Tumblr Icon RSS Icon

Rove Tries To Rewrite History: Claims WH ‘Opposed’ Politicizing Pre-War Iraq Vote

By Faiz Shakir on November 22, 2007 at 11:16 am

"Rove Tries To Rewrite History: Claims WH ‘Opposed’ Politicizing Pre-War Iraq Vote"

Share:

google plus icon

Last night on The Charlie Rose Show, former Bush political adviser Karl Rove claimed that he was “opposed” to holding the pre-war Iraq vote just ahead of the 2002 elections. “The administration was opposed to voting on it in the fall of 2002,” Rove said. He stated that his upcoming book will argue that the administration did not want to schedule an Iraq war vote prior to the 2002 elections:

ROSE: But you were opposed to the vote.

ROVE: It happened. We don’t determine when the Congress vote on things. The Congress does.

ROSE: You wish it hadn’t happened at that time. You would have preferred it did not happen at that time.

ROVE: That’s right.

Watch it:

Recall, the House and the Senate voted on whether to authorize war against Iraq in October 2002, just a few weeks prior to the 2002 elections.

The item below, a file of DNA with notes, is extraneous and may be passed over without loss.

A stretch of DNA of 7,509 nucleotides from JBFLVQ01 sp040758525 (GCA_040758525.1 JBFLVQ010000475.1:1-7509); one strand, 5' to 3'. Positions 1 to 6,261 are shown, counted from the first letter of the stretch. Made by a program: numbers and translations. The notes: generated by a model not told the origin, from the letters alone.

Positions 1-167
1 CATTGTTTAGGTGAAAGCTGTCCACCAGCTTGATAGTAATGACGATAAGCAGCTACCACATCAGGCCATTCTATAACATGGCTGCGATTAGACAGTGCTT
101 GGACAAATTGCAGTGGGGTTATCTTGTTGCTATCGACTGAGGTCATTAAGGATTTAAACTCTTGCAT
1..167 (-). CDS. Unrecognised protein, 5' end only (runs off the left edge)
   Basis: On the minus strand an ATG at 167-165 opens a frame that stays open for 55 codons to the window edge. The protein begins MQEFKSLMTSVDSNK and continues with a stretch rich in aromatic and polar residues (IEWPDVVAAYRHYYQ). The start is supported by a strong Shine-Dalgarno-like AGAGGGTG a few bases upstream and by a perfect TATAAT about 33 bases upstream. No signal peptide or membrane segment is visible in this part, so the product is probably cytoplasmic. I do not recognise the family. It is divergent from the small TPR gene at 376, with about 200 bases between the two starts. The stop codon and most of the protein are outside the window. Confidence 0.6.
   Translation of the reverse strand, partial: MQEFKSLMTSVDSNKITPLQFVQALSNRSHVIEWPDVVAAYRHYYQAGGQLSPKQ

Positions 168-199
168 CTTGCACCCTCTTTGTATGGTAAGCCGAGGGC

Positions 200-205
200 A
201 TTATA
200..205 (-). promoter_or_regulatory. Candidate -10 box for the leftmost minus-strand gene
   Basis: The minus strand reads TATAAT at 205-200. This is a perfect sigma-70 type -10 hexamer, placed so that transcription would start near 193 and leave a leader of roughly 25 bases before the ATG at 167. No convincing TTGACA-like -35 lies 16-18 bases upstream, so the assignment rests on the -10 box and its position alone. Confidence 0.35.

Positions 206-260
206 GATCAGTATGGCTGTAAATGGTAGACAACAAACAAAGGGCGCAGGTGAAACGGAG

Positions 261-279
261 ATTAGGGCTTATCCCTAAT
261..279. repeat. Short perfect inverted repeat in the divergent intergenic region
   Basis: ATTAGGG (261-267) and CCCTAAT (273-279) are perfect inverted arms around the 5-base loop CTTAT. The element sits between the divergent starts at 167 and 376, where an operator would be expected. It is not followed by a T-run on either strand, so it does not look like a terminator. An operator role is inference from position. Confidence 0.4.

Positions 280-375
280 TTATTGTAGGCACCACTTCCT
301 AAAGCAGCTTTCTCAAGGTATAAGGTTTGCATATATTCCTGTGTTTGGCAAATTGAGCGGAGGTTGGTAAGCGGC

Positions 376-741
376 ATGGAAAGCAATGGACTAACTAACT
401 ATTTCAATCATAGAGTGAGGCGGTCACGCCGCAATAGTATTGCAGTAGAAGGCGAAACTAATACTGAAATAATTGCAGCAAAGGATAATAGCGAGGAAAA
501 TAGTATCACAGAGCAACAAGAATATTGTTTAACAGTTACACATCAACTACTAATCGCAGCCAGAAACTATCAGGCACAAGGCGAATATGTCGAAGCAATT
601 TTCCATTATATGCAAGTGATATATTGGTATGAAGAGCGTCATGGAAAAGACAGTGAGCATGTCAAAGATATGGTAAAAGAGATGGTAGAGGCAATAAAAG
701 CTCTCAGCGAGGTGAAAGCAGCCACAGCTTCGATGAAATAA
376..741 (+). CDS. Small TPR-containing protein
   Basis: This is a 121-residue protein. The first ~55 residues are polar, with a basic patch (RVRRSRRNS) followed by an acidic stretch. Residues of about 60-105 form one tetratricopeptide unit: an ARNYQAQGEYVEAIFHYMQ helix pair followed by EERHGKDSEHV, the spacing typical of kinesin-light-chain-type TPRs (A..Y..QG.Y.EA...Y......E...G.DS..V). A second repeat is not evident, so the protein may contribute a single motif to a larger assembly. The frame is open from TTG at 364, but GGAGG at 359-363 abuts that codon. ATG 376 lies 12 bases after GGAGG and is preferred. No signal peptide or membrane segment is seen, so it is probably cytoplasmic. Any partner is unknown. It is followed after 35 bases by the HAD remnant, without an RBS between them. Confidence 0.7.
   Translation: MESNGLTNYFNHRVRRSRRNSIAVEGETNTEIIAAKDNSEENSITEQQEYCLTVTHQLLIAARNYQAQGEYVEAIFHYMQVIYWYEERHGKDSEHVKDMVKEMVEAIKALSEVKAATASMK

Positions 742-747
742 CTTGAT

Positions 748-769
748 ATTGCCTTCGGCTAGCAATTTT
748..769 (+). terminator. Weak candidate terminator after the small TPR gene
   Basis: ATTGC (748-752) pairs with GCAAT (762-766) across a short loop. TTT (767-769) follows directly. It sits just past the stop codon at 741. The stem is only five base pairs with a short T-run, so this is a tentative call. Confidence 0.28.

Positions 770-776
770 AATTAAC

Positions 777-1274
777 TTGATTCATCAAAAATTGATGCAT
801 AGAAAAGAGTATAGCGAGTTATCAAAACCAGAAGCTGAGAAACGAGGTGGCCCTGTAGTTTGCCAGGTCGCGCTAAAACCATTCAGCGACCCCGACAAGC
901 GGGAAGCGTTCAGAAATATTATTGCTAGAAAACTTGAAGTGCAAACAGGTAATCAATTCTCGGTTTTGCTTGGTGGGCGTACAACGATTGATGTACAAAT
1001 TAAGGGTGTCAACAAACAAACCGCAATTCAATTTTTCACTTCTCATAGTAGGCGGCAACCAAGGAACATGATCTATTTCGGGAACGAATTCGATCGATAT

Rove’s claim is utterly dishonest and flat-out false. In Sept. 2002, Senate Majority Leader Tom Daschle (D-SD) asked President Bush to delay the vote on the Iraq war:

“I asked directly if we could delay this so we could depoliticize it. I said: ‘Mr. President, I know this is urgent, but why the rush? Why do we have to do this now?’ He looked at Cheney and he looked at me, and there was a half-smile on his face. And he said: ‘We just have to do this now.’”

While some Democrats — particularly Rep. Dick Gephardt (D-MO) — were arguing that it was “imperative” that Congress vote immediately to authorize war, had the White House wanted to delay the vote until after the 2002 elections, they would have found a great deal of support. Here’s what a few key leaders were saying at the time:

Sen. Richard Durbin (D-IL): “It would be a severe mistake for us to vote on Iraq with as little information as we have. This would be a rash and hasty decision.”

Rep. Tom Lantos (D-CA): “I do not believe the decision should be made in the frenzy of an election year.”

Rep. Nancy Pelosi (D-CA): “I know of no information that the threat is so imminent from Iraq” that Congress cannot wait until January to vote on a resolution.

But Karl Rove and President Bush weren’t interested in delaying the vote. Rather, the administration actively politicized it. Secretary of Defense Donald Rumsfeld said, “Delaying a vote in Congress would send the wrong message.” President Bush explicitly told Congress to “get the issue done as quickly as possible“:

My answer to the Congress is, they need to debate this issue and consult with us, and get the issue done as quickly as possible. It’s in our national interests that we do so. I don’t imagine Saddam Hussein sitting around, saying, gosh, I think I’m going to wait for some resolution.